• Deecher, D. C., & Dorries, K. (2007). Understanding the pathophysiology of vasomotor symptoms (hot flushes and night sweats) that occur in perimenopause, menopause, and postmenopause life stages: Archives of Women's Mental Health Vol 10(6) 2007, 247-257.
  • Dolan, K., Rouen, D., & Kimber, J. (2004). An overview of the use of urine, hair, sweat and saliva to detect drug use: Drug and Alcohol Review Vol 23(2) Jun 2004, 213-217.
  • Dragovich, S. L. (1977). Manifestations of anxiety in elementary school children: Dissertation Abstracts International.
  • Dressler, D., & Benecke, R. (2006). Pharmacology of botulinum toxins: Nervenheilkunde: Zeitschrift fur interdisziplinaere Fortbildung Vol 25(7) 2006, 521-526.
  • Edelberg, R. (1983). The effects of initial levels of sweat duct filling and skin hydration on electrodermal response amplitude: Psychophysiology Vol 20(5) Sep 1983, 550-557.
  • Evans, M. B. (1973). The relative effects of treatment specific and demand characteristic variables in the pre-post behavior therapy outcome research paradigm: Dissertation Abstracts International.
  • Fleckenstein, G. (1976). The SK Test: A simple method for measuring sweat secretion of the upper and lower extremities: Zeitschrift fur Klinische Psychologie Vol 5(1) 1976, 24-30.
  • Garcia, A. M. C., Lacerda, M. G., Fonseca, l. A. T., Reis, F. M., Rodrigues, L. O. C., & Silami-Garcia, E. (2006). Luteal phase of the menstrual cycle increases sweating rate during exercise: Brazilian Journal of Medical and Biological Research Vol 39(9) Sep 2006, 1255-1261.
  • Geier, M., Bosch, O. J., & Boeckh, J. (1999). Ammonia as an attractive component of host odour for the yellow fever mosquito, Aedes aegypti: Chemical Senses Vol 24(6) Dec 1999, 647-653.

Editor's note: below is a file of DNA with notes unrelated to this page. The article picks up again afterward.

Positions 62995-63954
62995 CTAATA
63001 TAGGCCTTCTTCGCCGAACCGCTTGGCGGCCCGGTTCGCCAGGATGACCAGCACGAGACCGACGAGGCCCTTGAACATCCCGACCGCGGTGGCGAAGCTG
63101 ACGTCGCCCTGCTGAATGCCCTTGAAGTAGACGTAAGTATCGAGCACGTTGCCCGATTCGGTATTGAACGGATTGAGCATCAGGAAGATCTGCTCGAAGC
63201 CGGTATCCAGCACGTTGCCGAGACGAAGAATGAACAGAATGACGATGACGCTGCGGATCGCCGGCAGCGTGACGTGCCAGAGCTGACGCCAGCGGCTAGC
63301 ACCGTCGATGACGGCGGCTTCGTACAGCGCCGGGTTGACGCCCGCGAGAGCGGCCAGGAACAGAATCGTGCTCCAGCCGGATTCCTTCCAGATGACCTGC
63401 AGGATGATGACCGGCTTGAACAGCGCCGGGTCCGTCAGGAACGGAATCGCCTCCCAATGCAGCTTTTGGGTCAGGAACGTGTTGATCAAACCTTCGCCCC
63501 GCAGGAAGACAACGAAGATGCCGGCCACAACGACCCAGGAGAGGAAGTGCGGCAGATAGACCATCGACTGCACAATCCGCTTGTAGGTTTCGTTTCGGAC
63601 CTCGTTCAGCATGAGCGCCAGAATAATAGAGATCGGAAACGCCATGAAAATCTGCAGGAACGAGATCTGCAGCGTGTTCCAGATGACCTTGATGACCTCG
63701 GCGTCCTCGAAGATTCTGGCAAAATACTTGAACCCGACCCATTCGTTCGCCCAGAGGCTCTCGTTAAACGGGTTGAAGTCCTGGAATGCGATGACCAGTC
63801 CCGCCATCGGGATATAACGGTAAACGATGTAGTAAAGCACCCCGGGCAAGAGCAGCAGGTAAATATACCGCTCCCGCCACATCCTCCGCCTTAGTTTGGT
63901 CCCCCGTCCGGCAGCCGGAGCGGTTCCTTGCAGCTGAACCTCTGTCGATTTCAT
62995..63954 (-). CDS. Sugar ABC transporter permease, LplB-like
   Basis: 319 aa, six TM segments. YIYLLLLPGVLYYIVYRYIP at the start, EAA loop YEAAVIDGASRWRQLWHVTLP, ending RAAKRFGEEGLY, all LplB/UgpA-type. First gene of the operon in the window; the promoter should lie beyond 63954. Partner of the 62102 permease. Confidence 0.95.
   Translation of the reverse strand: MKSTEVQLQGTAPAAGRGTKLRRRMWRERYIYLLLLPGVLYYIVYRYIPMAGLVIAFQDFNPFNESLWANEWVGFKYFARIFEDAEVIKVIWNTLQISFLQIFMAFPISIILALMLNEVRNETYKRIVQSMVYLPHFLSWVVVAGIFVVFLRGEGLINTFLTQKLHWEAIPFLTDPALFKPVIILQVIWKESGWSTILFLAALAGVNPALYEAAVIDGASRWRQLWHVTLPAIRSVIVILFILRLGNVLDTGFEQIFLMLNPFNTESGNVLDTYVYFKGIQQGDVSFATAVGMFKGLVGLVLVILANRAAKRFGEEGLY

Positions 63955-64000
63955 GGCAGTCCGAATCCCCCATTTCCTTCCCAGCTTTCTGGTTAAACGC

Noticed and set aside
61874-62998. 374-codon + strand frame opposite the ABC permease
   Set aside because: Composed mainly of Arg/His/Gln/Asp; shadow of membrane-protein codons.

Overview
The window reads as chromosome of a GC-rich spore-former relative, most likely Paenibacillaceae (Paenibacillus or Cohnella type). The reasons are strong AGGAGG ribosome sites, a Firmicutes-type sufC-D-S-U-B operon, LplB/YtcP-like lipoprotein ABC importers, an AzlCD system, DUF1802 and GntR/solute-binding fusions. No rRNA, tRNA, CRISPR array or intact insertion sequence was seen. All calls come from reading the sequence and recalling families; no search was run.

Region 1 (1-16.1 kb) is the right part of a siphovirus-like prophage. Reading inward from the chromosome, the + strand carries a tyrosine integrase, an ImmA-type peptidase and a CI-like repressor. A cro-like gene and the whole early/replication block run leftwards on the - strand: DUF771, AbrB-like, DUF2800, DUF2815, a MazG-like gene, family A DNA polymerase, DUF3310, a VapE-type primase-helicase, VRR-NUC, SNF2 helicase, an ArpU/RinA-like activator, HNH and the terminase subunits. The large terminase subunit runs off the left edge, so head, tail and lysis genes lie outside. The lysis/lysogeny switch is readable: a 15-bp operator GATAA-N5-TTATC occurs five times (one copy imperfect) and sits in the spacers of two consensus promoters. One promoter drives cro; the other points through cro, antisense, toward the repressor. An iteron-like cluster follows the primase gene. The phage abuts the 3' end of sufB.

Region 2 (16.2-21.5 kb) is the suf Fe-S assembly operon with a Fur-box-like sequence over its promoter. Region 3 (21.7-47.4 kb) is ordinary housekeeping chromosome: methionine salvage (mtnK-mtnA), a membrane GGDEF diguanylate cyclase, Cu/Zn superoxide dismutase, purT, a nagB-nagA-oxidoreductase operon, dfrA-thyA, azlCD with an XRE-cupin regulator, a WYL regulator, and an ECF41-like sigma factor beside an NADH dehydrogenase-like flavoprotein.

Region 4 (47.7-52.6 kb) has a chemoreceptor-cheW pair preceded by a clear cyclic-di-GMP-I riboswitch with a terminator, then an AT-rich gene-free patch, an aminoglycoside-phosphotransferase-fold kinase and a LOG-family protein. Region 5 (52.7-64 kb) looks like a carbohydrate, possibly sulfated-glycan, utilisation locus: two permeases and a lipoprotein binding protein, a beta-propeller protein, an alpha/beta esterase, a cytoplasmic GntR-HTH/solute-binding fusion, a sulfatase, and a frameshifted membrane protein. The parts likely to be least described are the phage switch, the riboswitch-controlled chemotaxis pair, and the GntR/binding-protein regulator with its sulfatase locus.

• Golding, J. F. (1992). Phasic skin conductance activity and motion sickness: Aviation, Space, and Environmental Medicine Vol 63(3) Mar 1992, 165-171.
  • Gurrera, R. J. (1996). Diaphoresis and dehydration during neuroleptic malignant syndrome: Preliminary findings: Psychiatry Research Vol 64(2) Sep 1996, 137-145.
  • Hannigan, T. P. (1995). Body Odor: The International Student and Cross-Cultural Communication: Culture & Psychology Vol 1(4) Dec 1995, 497-503.
  • Johnson, G. (1972). The effects of electrolyte concentration on skin potential recordings during conditions of uncontrolled and controlled epidermal hydration: Biological Psychology Bulletin Vol 1(4) Mar 1972, 6-19.
  • Kimata, H. (2007). Increase in dermcidin-derived peptides in sweat of patients with atopic eczema caused by a humorous video: Journal of Psychosomatic Research Vol 62(1) Jan 2007, 57-59.
  • Kohler, T., Dunker, J., & Zander, O. (1990). Variations in the Palmar Sweat Index (PSI) during the stress of blood donation: Zeitschrift fur Experimentelle und Angewandte Psychologie Vol 37(3) 1990, 447-458.
  • Kohler, T., Weber, D., & Vogele, C. (1990). The behaviour of the PSI (palmar sweat index) during two stressful laboratory situations: Journal of Psychophysiology Vol 4(3) 1990, 281-287.
  • Martinez-Sanchez, F., Ortiz Soria, B., & Fernandez-Castro, J. (1998). Palmar Sweat Index: A sensitive indicator of autonomic reactivity in experimentally induced stress: Ansiedad y Estres Vol 4(2-3) 1998, 227-238.
  • Meyer, F., Laitano, O., Bar-Or, O., McDougall, D., & Heingenhauser, G. J. F. (2007). Effect of age and gender on sweat lactate and ammonia concentrations during exercise in the heat: Brazilian Journal of Medical and Biological Research Vol 40(1) Jan 2007, 135-143.
  • Perra, R. G. (1987). Physiological differentiation and cognitive discrimination of an olfactory stimulus produced under stress: Dissertation Abstracts International.
  • Phillips, E. L., & et al. (1984). A field test of the sweat patch: Alcoholism: Clinical and Experimental Research Vol 8(2) Mar-Apr 1984, 233-237.